He’s had various ailments, including some knee discomfort, and every other start lately has been rough. By runs allowed, he’s gone 1, 6, 1, 0, 5, 0, 5 in his last seven starts, so he’s had problems stringing together really good outings.
Nevertheless, I have zero interest in any kind of bet in this game, where Cole always has the ability to be dominant, but his teammates may not help all that much.
Houston Astros (-180, 9) at Detroit Tigers
Struggling southpaw Framber Valdez will head to the hill against the Tigers as the Astros hit the road for just the second time since August 10. They played Miami on the road from August 14-16, but 10 of their last 13 games have been at Minute Maid Park.
Detroit hasn’t gotten much pitching this month, but the bats have been pretty impressive, especially against righties, where the Tigers are a top-10 offense. It is a different story against lefties in August, as Detroit ranks 26th in wOBA at .275 and has an 85 wRC+. A 27.7% K% is the root cause of the problem, but a .198 BA and a .224 BABIP don’t really help either. That makes this game against the left-handed Valdez super interesting.
Valdez threw a no-hitter on August 1 against Cleveland, yet he has a 6.18 ERA with a 5.28 FIP in 43.2 innings in the second half. He’s allowed at least four runs in each of his other six starts and has allowed 16 runs over his last three starts, including five home runs allowed. I have no idea what’s wrong with him, aside from bad command. The velocity largely looks fine, but he’s allowed a 49.6% Hard Hit% in the second half.
Valdez also isn’t inducing ground balls at the same rate and he’s paying the price for it. He’s got a 49.6% GB% in the second half, which is still great for most guys, but not for him, as he’s typically north of 55 or 60%.
Which version of Matt Manning do we get in this one? Manning has allowed one earned run (three total) over his last 11.1 innings in road starts against Cleveland and Boston. He only has three strikeouts out of 45 batters faced, so I’m not really buying the sustainability, but he had allowed 19 runs over his previous three starts. He’s a pitch-to-contact guy dependent on the defense and that doesn’t inspire a ton of confidence against Houston.
He is moderately better against righties this season with a .295 wOBA against compared to a .313 wOBA against, but lefties have hit seven of the 11 homers he has allowed. Last season, Manning held righties to a .258 wOBA, so I guess we’ll see what he does here. I don’t have anything in this one, even though I think people will look at Detroit’s recent offensive surge and Valdez’s struggles and give the dog a shot.
Cleveland Guardians at Toronto Blue Jays (-155, 8.5)
Tanner Bibee and Chris Bassitt are the listed hurlers here as Cleveland goes north of the border to take on Toronto. It’s a bummer that Canadian-born Josh Naylor isn’t ready to go, but this will be brother Bo Naylor’s first series in Toronto as a Major Leaguer, so that is a fun footnote here. Mississauga is close to Toronto, so the Naylors will have plenty of friends and family in attendance for this series.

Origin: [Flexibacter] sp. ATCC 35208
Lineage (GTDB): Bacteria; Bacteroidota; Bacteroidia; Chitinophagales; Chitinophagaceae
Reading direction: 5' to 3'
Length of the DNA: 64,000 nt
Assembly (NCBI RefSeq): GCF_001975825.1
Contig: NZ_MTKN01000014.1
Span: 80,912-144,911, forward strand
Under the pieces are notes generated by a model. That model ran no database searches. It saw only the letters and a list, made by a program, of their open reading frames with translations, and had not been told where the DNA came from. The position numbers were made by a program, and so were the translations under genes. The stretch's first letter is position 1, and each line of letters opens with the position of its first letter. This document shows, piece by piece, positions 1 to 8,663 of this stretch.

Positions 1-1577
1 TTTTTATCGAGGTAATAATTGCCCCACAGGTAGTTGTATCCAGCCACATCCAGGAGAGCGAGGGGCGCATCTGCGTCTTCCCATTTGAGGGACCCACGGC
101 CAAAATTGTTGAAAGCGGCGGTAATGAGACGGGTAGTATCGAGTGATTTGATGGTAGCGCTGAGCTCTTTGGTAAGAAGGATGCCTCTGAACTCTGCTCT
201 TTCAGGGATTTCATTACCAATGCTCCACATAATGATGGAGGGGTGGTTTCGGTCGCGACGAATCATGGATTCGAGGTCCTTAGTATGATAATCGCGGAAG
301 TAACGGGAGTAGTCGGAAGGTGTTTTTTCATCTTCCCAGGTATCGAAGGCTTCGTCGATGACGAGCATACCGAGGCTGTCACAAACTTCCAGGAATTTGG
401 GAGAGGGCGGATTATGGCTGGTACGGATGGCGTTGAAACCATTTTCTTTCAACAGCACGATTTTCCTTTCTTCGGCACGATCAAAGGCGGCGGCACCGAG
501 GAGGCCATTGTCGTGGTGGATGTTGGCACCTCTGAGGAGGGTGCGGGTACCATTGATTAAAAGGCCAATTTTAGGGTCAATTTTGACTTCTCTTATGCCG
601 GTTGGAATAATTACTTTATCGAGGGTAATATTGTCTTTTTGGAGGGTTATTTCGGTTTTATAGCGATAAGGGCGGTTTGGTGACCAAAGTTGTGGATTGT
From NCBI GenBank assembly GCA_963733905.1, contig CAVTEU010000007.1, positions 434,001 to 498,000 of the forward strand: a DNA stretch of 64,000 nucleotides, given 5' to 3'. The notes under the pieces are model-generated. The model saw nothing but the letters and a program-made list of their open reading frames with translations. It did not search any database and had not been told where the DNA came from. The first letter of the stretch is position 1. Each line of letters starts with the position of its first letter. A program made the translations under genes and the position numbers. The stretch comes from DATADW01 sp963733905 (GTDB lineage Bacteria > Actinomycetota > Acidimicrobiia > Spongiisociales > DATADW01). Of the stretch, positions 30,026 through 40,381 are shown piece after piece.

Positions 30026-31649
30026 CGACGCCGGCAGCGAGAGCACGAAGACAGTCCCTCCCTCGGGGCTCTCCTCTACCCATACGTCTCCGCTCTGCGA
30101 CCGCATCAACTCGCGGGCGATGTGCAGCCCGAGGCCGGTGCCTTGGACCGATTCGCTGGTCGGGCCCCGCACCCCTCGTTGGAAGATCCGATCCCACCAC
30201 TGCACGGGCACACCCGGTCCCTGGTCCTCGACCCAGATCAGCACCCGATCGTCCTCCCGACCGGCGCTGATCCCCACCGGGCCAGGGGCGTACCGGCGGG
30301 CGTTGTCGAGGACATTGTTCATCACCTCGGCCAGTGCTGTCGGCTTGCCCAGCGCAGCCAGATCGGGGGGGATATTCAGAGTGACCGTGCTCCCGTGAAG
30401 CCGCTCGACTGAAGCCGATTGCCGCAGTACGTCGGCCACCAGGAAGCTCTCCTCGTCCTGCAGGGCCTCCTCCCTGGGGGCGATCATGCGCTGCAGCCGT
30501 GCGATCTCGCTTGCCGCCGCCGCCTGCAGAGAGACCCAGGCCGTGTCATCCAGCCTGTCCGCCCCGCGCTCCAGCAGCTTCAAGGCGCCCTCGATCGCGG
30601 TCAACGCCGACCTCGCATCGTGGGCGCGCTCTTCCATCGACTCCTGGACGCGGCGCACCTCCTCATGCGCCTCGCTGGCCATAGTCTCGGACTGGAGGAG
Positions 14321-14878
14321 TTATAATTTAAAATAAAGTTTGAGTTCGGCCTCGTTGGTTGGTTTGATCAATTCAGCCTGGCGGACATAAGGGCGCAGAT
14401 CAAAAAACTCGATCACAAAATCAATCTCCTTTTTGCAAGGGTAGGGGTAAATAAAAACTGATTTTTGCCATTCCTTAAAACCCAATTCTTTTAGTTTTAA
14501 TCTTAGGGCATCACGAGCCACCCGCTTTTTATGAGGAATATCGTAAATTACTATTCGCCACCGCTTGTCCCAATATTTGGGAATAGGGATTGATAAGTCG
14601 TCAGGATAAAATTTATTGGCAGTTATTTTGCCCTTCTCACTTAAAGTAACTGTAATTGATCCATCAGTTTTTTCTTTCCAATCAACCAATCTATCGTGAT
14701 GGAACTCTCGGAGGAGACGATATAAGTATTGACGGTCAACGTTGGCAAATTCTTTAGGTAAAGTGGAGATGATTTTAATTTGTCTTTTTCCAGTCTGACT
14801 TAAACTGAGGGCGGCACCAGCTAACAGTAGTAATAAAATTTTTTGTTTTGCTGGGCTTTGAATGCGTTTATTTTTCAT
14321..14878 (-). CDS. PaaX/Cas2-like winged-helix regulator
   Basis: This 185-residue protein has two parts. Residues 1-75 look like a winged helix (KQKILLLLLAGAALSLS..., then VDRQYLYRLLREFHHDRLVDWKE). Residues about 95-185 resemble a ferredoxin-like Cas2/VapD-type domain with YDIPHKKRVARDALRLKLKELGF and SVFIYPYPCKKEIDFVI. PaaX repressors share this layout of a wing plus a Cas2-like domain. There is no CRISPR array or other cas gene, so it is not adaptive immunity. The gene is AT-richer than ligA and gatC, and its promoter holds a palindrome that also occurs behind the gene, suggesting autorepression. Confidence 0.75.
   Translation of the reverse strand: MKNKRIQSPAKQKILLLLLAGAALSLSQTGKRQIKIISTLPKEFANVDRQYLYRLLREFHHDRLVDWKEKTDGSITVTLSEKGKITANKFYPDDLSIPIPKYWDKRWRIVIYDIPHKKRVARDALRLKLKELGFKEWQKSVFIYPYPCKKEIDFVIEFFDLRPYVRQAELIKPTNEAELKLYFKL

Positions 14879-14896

Bibee fired six shutout innings against the Blue Jays back on August 8 in a four-game series that saw 13 total runs scored between the two teams. Cleveland’s right-handed starters mowed through the Blue Jays lineup and Cleveland’s usually-inept offense was unable to muster much against the Toronto starters.
Bibee has not allowed more than three runs in a start since he gave up six in a homecoming of his own against the Padres back on June 13. He’s made 11 starts since then and has a 2.34 ERA with a 3.51 FIP in 65.1 innings of work with 67 strikeouts against 22 walks. He’s only allowed six homers in that span and a 34.8% Hard Hit% with a 3.9% Barrel%.
The only concern I have is that Bibee’s road splits are not great compared to his home splits. His slash line goes up by 82/66/196 points and his wOBA against is 137 points higher on the road. Rogers Centre has really suppressed offense this season, but Bibee has been uncomfortable on the road for some reason. He’s allowed nine of his 11 homers there and his BABIP is 73 points higher.
It is odd that Bibee has allowed a .320 wOBA to righties and a .253 wOBA to lefties as well, as he’s allowed nine of 11 HR to right-handed batters. That should help the Blue Jays, but it didn’t in Cleveland and they haven’t hit many worthwhile righties in the second half.
Bassitt comes in with a 3.92 ERA, 4.39 xERA, and a 4.54 FIP in a Jekyll-and-Hyde kind of season. He has seven starts of at least six shutout innings, but also has allowed five or more runs five times and four runs four times. It’s been an all-or-nothing type of season for him. He’s got a 3.21 ERA with a 3.86 FIP since the All-Star Break, as he’s allowed four runs twice in seven starts, but also two or fewer runs in five of the starts.